Debra Gelman is a researcher, designer, and strategist in the field of interactive children’s media. She creates sites, apps, and virtual worlds for clients including PBS Kids Sprout, Scholastic, Crayola, Pepperidge Farm, Campbell’s Soup, and Georgia Public Television. Deb led the research and design of Planet Orange—a site designed to teach first through sixth graders financial literacy—which won a USA Today Education “Best Bet” award. Deb holds undergraduate degrees in visual media and psychology from American University, and a master’s in information design and technology from Georgia Tech. She lives in the Philadelphia area with her very patient husband and her precocious daughter, who wants to be a princess paleontologist when she grows up. Deb’s book, Design for Kids, is currently available from Rosenfeld Media. Twitter: @dgelman
Contributions by Debra Levin Gelman
Kids these days. When they're not on our lawn, they're using the web in some pretty unique ways. Debra Levin Gelman encourages us to take their needs into account and offers a fresh new method to help us design social tools for kids ages 8–12.
Full of knowledge and creativity but not yet quite able to read, kids from ages 4 to 6 occupy a “muddy middle” for designers—they’re too old for toddler games, but too young for most apps and games made for “big kids.” Learn how to understand this group in this excerpt from Deb Gelman’s book, Design for Kids, out now from Rosenfeld Media.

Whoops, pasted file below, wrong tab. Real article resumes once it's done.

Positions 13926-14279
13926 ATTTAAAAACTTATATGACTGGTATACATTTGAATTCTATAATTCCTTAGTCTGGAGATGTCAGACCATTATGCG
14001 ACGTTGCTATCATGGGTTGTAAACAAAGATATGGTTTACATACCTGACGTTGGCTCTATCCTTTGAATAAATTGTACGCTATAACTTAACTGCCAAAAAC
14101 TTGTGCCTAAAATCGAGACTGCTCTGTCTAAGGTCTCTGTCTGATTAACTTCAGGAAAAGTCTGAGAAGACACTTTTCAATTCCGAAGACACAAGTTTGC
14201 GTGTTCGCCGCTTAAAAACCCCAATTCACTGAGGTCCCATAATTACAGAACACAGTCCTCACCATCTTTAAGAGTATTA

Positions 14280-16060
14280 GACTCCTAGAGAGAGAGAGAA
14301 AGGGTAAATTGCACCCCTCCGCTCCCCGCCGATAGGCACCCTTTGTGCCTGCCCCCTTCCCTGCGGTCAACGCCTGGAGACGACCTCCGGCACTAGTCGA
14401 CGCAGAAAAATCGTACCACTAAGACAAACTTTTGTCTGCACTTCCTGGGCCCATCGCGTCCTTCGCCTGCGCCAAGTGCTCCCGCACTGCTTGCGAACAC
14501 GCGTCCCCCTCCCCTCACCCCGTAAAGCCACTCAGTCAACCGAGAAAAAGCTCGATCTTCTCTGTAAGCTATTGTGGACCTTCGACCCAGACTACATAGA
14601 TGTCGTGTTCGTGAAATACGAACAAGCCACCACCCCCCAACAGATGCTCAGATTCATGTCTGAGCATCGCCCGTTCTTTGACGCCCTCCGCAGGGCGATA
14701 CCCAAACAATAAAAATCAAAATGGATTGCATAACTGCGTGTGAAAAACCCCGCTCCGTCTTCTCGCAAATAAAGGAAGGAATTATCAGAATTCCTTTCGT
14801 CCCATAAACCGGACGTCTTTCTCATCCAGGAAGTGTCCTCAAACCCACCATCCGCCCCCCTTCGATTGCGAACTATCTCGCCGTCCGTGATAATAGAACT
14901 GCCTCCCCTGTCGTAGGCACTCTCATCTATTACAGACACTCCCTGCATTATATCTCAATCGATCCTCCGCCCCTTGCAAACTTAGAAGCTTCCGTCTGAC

How do you define fun on the web? Fun means different things to different people. Debra Levin Gelman says that to create fun, we need to allow users to create, play, and explore. Learn how to help your client define fun, rank its importance on their site, and user test it to create a delightful experience, regardless of whether you're designing for suits and ties or the sandbox crowd.
Designing websites for kids is a fascinating, challenging, rewarding, and exasperating experience: You’re trying to create a digital experience for people who lack the cognitive capacity to understand abstraction; to establish brand loyalty with people who are influenced almost exclusively by their peers; and to communicate subjective value propositions to people who can only see things in black-and-white. Fortunately, it’s possible to create a successful registration process for these folks with an understanding of how their brains work. Debra Levin Gelman explores how to design effective registration forms for kids based on their context, technical skills, and cognitive capabilities.